On this 84th birthday weekend for the Grand Ole Opry we head backwards to the 1950’s and some video footage of some of the stars that made such excitement when the big red curtain went up each weekend. Enjoy!
Each Saturday on “Mother Church Of Country Music” a song will be featured that has either been on my personal playlist, or has struck me for some reason during the past week. As we celebrate the 84th birthday of WSM and the Grand Ole Opry I thought the song by Lisa Marie (no, not THAT Lisa Marie) and Melody might be a great way to start this feature off on my blog. While the singers are not household names, the words of the song fit the occasion, and the images on the video are perfect.
Therefore this song is dedicated to Grant Turner & George D Hay. Both of these men were vital to WSM, and the world’s longest running radio show. George Hay was the one who started the Opry after first blowing his steamboat whistle and then saying, ‘Let her go, boys’.
Grant Turner is one of those radio announcers that I listened to as a teenager. For a grand tribute to Grant Turner, click here.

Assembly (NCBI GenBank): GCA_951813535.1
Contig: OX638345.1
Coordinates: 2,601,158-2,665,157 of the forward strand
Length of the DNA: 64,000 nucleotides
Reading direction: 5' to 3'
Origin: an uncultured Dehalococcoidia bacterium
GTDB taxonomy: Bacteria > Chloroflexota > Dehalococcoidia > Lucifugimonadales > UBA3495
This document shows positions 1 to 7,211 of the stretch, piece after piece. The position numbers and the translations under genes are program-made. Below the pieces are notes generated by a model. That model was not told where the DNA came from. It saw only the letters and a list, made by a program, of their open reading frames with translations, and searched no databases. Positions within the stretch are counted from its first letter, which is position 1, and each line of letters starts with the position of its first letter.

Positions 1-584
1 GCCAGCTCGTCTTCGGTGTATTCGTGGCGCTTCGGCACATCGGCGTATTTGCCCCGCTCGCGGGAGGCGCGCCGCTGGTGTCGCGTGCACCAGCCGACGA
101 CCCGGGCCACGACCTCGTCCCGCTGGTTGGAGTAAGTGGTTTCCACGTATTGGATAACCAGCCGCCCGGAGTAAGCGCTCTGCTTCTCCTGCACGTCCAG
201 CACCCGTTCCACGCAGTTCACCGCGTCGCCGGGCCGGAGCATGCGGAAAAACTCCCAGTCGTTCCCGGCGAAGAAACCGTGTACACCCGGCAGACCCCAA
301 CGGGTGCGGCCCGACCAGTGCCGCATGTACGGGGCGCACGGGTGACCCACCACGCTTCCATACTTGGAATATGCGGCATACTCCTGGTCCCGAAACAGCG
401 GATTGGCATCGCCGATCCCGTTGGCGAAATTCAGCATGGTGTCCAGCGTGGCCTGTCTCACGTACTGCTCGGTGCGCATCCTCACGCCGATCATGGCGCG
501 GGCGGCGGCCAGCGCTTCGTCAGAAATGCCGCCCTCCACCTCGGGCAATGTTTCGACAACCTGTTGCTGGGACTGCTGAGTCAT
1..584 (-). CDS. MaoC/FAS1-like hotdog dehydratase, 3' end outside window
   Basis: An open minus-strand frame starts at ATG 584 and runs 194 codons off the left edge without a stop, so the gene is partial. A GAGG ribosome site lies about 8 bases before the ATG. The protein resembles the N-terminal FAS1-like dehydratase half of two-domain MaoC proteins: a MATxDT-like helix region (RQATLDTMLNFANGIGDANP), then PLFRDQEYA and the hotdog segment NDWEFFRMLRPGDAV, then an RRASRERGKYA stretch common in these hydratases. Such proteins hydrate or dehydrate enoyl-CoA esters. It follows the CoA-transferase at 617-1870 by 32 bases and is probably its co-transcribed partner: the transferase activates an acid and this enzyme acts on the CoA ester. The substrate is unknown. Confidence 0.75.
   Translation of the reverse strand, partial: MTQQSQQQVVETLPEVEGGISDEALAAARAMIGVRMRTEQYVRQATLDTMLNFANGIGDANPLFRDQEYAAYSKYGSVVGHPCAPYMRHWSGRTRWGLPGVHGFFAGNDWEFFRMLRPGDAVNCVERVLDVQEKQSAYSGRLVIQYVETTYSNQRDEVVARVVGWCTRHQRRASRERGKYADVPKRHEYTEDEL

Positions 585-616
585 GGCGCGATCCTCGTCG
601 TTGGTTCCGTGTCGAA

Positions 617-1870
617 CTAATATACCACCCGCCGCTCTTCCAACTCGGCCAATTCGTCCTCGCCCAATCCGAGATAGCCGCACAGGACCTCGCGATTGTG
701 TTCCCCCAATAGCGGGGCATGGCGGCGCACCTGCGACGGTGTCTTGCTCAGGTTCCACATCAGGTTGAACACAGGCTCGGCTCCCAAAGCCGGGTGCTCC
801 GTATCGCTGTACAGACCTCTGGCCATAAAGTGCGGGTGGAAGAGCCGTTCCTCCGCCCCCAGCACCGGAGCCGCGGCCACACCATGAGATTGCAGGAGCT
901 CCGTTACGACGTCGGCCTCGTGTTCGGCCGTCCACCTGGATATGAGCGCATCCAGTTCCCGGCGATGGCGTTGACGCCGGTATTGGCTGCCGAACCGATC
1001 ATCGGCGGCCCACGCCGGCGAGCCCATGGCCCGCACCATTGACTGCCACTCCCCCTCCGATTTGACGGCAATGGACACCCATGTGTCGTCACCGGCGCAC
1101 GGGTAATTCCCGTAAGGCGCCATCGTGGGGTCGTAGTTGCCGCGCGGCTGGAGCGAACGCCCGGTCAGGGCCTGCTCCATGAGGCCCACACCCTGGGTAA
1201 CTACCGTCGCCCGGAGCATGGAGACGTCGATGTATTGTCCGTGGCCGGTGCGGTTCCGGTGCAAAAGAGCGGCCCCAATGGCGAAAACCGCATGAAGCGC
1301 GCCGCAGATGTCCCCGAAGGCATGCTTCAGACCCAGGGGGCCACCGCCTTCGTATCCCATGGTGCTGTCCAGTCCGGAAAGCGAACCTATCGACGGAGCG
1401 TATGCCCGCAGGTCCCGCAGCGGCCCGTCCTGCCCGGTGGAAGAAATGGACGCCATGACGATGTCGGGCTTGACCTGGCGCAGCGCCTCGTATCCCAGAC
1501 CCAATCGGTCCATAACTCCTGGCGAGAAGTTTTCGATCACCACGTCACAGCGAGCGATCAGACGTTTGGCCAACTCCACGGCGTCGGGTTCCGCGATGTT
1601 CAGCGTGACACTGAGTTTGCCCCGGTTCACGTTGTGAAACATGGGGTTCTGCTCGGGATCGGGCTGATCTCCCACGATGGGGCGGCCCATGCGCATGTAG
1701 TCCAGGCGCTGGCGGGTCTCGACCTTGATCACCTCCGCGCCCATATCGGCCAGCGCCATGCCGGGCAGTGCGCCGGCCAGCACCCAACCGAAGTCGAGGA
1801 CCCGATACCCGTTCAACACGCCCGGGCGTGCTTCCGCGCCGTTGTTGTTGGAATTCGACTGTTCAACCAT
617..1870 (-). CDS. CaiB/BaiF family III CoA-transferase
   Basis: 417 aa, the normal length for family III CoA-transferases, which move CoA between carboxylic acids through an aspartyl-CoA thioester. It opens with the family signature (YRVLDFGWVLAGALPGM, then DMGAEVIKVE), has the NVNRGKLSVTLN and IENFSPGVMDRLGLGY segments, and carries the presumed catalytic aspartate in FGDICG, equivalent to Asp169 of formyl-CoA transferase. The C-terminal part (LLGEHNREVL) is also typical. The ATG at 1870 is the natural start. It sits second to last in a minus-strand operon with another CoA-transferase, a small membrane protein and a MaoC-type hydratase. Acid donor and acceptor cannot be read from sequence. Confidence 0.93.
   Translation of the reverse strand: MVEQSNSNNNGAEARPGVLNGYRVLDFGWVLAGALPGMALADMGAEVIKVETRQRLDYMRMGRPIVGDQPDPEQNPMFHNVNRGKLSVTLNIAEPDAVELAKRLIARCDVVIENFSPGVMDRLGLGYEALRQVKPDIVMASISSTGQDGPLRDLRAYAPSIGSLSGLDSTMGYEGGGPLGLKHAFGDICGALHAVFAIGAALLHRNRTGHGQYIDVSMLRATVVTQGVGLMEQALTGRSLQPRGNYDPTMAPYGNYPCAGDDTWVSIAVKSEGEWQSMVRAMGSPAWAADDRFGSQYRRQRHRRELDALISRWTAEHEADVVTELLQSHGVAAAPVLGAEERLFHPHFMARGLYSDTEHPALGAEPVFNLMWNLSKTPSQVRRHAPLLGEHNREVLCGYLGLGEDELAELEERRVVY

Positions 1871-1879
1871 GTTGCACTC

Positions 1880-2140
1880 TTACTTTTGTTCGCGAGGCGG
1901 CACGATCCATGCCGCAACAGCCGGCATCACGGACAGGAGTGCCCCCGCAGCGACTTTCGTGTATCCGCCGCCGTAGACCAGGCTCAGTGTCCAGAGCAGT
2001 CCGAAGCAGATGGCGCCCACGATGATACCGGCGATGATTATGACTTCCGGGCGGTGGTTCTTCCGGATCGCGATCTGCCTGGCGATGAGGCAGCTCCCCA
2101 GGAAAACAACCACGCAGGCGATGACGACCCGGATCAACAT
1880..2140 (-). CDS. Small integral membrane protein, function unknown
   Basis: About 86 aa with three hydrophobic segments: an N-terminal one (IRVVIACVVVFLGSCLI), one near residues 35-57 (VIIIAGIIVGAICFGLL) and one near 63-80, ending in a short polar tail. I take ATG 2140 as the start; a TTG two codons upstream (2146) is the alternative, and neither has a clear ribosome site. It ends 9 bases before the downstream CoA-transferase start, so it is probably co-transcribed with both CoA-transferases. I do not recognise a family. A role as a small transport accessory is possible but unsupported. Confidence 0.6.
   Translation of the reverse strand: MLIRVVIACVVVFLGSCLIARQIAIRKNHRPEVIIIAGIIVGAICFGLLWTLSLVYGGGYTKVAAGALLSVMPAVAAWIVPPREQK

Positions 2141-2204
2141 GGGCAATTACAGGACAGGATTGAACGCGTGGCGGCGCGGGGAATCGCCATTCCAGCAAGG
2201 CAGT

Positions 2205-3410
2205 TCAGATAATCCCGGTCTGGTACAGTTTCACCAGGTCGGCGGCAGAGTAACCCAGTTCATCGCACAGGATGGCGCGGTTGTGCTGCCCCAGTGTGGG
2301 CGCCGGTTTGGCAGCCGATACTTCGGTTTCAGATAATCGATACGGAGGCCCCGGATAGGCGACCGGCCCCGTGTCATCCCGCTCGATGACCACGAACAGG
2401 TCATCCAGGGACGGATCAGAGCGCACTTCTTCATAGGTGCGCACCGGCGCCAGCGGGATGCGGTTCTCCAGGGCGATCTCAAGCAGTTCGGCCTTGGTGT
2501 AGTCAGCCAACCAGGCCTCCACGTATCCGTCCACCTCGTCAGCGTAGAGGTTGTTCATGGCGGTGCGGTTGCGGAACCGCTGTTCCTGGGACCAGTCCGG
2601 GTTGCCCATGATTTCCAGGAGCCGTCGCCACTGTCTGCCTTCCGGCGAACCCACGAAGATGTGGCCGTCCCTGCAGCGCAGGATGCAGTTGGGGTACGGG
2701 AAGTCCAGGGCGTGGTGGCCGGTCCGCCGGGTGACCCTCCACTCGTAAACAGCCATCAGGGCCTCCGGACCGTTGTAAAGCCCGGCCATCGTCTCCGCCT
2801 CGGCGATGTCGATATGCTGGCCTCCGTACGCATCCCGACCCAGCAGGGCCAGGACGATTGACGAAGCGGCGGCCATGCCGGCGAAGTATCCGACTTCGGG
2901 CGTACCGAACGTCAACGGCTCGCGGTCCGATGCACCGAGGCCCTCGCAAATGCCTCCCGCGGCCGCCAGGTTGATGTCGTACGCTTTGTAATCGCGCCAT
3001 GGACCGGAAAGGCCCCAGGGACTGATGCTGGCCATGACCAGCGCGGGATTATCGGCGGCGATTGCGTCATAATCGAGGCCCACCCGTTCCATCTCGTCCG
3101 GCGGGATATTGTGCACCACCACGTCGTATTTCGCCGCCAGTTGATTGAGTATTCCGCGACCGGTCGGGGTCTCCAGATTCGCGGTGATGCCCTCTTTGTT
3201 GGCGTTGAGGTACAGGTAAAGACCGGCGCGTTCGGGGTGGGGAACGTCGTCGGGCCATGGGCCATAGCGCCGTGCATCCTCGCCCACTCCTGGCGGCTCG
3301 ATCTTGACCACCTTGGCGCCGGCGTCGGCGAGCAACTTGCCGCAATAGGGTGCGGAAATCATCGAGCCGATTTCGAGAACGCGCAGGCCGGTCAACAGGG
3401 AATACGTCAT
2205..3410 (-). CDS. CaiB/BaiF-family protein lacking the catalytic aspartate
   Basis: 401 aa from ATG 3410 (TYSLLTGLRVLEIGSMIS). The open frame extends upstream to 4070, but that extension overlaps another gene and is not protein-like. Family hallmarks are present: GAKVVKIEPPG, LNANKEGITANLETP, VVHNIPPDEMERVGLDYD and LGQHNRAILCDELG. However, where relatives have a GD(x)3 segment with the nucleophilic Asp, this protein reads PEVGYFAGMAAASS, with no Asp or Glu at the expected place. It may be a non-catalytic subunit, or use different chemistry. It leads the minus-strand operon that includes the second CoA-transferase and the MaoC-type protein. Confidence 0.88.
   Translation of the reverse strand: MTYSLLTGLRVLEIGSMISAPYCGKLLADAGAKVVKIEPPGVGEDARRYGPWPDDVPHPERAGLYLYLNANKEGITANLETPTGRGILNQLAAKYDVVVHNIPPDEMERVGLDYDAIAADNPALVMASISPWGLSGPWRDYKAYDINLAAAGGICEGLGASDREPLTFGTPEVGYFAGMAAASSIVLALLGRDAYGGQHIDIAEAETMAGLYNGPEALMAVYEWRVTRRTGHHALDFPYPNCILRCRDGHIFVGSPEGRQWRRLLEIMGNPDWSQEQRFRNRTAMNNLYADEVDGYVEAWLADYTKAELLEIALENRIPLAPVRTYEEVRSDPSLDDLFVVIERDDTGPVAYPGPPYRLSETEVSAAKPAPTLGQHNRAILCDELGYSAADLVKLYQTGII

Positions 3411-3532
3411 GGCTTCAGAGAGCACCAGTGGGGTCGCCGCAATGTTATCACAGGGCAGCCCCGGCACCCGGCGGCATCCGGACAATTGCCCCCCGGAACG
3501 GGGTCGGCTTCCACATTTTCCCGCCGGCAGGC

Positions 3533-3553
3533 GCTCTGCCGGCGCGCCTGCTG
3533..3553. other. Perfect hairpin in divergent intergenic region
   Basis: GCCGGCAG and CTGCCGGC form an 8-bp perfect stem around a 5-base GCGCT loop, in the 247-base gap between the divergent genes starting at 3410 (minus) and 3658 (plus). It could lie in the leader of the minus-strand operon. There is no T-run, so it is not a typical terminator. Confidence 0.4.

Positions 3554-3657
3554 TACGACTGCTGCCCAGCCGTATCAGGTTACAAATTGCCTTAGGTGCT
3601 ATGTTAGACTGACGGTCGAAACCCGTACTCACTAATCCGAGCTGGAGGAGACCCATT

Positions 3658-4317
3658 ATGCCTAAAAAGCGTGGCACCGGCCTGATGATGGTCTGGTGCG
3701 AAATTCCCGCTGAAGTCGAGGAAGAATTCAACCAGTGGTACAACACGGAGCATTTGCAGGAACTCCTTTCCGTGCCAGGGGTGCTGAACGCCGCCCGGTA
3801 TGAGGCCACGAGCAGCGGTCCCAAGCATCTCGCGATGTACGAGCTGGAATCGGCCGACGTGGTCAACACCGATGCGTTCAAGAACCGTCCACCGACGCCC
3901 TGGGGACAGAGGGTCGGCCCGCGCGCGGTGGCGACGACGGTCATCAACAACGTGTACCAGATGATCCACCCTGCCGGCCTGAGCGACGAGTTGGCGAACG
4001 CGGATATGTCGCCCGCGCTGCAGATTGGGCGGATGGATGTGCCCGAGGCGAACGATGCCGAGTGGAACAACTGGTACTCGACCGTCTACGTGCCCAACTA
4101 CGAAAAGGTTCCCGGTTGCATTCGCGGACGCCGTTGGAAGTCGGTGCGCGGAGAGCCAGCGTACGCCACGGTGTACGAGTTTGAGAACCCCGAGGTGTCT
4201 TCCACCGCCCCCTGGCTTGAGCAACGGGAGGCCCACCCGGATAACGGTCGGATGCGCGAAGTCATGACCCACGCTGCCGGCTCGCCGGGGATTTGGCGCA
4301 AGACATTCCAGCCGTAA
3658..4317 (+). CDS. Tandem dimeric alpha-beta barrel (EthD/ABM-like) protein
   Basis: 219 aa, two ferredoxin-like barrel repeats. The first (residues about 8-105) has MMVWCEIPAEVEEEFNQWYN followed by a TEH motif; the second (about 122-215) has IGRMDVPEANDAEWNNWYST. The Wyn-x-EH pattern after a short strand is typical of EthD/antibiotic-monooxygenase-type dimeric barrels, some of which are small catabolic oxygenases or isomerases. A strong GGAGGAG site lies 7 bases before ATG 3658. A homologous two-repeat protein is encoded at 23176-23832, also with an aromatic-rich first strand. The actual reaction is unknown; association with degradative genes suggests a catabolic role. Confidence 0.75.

While a few onlookers viewed the items in the new Johnny and June at the Ryman exhibit as rare, fragile and untouchable totems of Nashville royalty, John Carter Cash chose to reach right in.
“I don’t remember seeing this one,” said Cash, the son of Johnny and June Carter Cash, grabbing a Fender acoustic guitar gifted to his father by Carl Perkins, with “Johnny Cash” inlaid up the guitar neck. “That’s really cool.”
For his entire life, Cash has had ready access to such things. Reaching inside an exhibit case is his birthright. But that doesn’t mean his appreciation for his parents’ careers or for the Ryman building where they met and where they performed has been dimmed.
“My parents saw the Ryman as the church of country music,” he said. “The Ryman is very important to my family and to me. The people at the Ryman contacted me about doing an exhibit to pay historical tribute to my parents’ association with the Ryman, and I’m really excited to see that happening.”
Brenda Colladay, the curator at the Grand Ole Opry Museum, was instrumental in putting together the exhibit, which includes an autoharp played by June, outfits and footage from ABC’s Johnny Cash Show (which was taped at the Ryman), handwritten lyrics of “What Is Truth?” with two verses of “extra” lyrics that Cash did not record, the gold record from Cash’s Live at Folsom Prison album, footage from Grand Ole Opry appearances and other items of interest.
George Jones will appear on CBS Sunday Morning this Sunday Oct. 11. Host and interviewer Bob Schieffer visited Jones’ Nashville home and also stopped by Nashville’s Ryman Auditorium late this summer to talk about life, love and a lot of musical history.